Last Updated on May 6, 2015, by eNotes Editorial. Word Count: 795
A Sentimental Education, Flaubert’s third novel, furthered the author’s reputation for realism through its depiction of the recent past, specifically the events of 1848. The novel also had another realistic twist in its autobiographical underpinnings: The basis for Frédéric’s infatuation with Madame Arnoux is Flaubert’s idealization of Madame Maurice Schlésinger (Elisa Foucault), whom he had met while on vacation at Trouville, when he was only fourteen. Madame Schlésinger, the wife of a music editor and then twenty-six years old, became for Flaubert the model of an ideal but distant woman.
A Sentimental Education follows its hero Frédéric Moreau over a period of many years, from his youth and its romantic aspirations through a series of lessons in life in which Frédéric is exposed to the decidedly unromantic side of a number of lifestyles. Political idealism, brotherhood, high society, finance, and the art world are all demystified as Frédéric learns more about each segment of society. Gradually, his ideals are eroded, leaving him only with disillusionment. When he gets together with his old childhood friend, Deslauriers, at the end of the novel, they relive their schoolboy days, including one incident in particular when they went to a brothel. In the closing words of the novel, the two men decide that these were the best times they had ever had. The nostalgia for their lost youth and innocence is poignant, yet at the same time the reader is left wondering. If a botched visit to a brothel is the highlight of their youth and the best that they remember, this fact alone speaks volumes about the many disappointments their lives contain.
A constant theme weaving together Frédéric’s lessons in life is his love for Madame Arnoux. He meets her for the first time by chance when she is a fellow traveler on the ferry he is taking home to Nogent, and it is love at first sight for him. He is only eighteen years old at the time, but this idealized love quickly becomes the dominant passion of his life. Frédéric befriends the expansive and genial Monsieur Arnoux, Marie’s husband, and becomes more deeply involved in his fortunes than he (Frédéric) would otherwise prefer, all in an attempt to retain his proximity to Arnoux’s wife. Frédéric loans money and becomes implicated in Arnoux’s affairs with mistresses, all to retain some contact with the family. Each time he resolves to take action, a twist of events thwarts him at the last minute (or are these merely pretexts to disguise his own ambivalence?), and Flaubert’s talents are fully deployed in creating dramatic irony that constantly defers resolution of the plot.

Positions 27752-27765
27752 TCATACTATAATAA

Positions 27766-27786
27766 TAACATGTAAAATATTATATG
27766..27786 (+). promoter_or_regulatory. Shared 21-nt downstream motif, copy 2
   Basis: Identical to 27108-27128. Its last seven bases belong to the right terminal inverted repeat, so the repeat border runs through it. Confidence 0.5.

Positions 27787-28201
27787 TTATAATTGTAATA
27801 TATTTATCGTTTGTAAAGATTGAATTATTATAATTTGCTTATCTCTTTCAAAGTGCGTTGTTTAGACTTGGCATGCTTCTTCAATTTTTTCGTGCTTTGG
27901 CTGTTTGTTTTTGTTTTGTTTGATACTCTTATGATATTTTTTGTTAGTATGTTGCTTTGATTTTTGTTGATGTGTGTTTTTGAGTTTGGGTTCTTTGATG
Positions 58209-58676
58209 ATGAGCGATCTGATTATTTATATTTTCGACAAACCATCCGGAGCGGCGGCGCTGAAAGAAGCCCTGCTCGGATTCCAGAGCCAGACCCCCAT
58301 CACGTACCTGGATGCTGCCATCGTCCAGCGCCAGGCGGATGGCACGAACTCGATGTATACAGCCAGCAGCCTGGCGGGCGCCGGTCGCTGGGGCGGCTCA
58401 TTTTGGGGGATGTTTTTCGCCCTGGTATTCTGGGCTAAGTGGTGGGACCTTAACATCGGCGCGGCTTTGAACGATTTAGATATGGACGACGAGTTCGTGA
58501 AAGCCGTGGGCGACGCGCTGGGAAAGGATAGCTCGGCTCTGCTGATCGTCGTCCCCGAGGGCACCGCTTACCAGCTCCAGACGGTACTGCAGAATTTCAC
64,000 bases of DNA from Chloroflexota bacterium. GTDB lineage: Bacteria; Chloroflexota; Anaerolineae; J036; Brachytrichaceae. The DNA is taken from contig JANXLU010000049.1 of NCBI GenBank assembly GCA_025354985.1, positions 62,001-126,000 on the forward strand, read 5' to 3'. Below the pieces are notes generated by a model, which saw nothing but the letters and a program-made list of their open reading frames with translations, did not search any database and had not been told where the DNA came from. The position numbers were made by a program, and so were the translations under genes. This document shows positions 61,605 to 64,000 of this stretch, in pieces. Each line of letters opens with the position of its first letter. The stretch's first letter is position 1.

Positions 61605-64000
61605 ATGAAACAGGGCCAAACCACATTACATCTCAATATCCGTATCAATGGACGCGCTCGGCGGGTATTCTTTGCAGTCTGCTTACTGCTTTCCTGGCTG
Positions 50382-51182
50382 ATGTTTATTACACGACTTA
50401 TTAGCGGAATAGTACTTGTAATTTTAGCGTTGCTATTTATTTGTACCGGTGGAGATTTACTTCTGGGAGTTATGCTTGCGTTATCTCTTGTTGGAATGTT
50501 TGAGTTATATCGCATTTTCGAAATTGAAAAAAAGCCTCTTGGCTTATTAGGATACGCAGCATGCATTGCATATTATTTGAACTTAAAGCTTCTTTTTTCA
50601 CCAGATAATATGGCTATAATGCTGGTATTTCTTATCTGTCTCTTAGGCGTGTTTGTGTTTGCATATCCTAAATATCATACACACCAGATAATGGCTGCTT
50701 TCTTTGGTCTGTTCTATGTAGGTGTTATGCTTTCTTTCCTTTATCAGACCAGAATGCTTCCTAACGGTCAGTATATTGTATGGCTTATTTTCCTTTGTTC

The most significant example of this irony comes when Frédéric finally has a chance to consummate his relationship with Madame Arnoux. They arrange a rendezvous, for which Frédéric even arrives early, but his anticipation gradually turns to disappointment as he waits and waits. Finally, after five hours, he leaves. This disappointment precipitates Frédéric’s next action, for he goes to see Arnoux’s mistress Rosanette in order to get his revenge. Thus, by the time he learns the real reason for Madame Arnoux’s failure to appear (her child had fallen ill), he had already judged the situation and engaged himself in another course of action (with Rosanette).
While preserving his ideal love, unconsummated, for Madame Arnoux, Frédéric enters a number of liaisons with other women that highlight in various ways the primary relationship. The relationship with Rosanette, for example, serves to contrast carnal love with the ideal and spiritual qualities with which Frédéric endows his love for Madame Arnoux. Similarly, his relationship with Louise underscores the role of inaccessibility in the development of the plot. Louise is ultimately uninteresting to Frédéric because she is accessible, and this paradox (wanting only what one cannot have) provides the key to understanding the failure of Frédéric’s relationship with Madame Arnoux: The moment that he thinks that she has finally become accessible to him is the moment that he starts looking elsewhere.
Frédéric Moreau is a male counterpart to Emma Bovary (indeed, the poet Charles Baudelaire once remarked that Emma Bovary had a man’s soul in a woman’s body), both characters trying to break out of the human condition of frustrated desire. Superficially, both characters can be read as weak and misguided individuals who suffer from the illusion that the grass is always greener somewhere else. Yet Flaubert treats this theme with indulgence for his characters’ weakness and suggests that their dissatisfactions also possess a metaphysical dimension.
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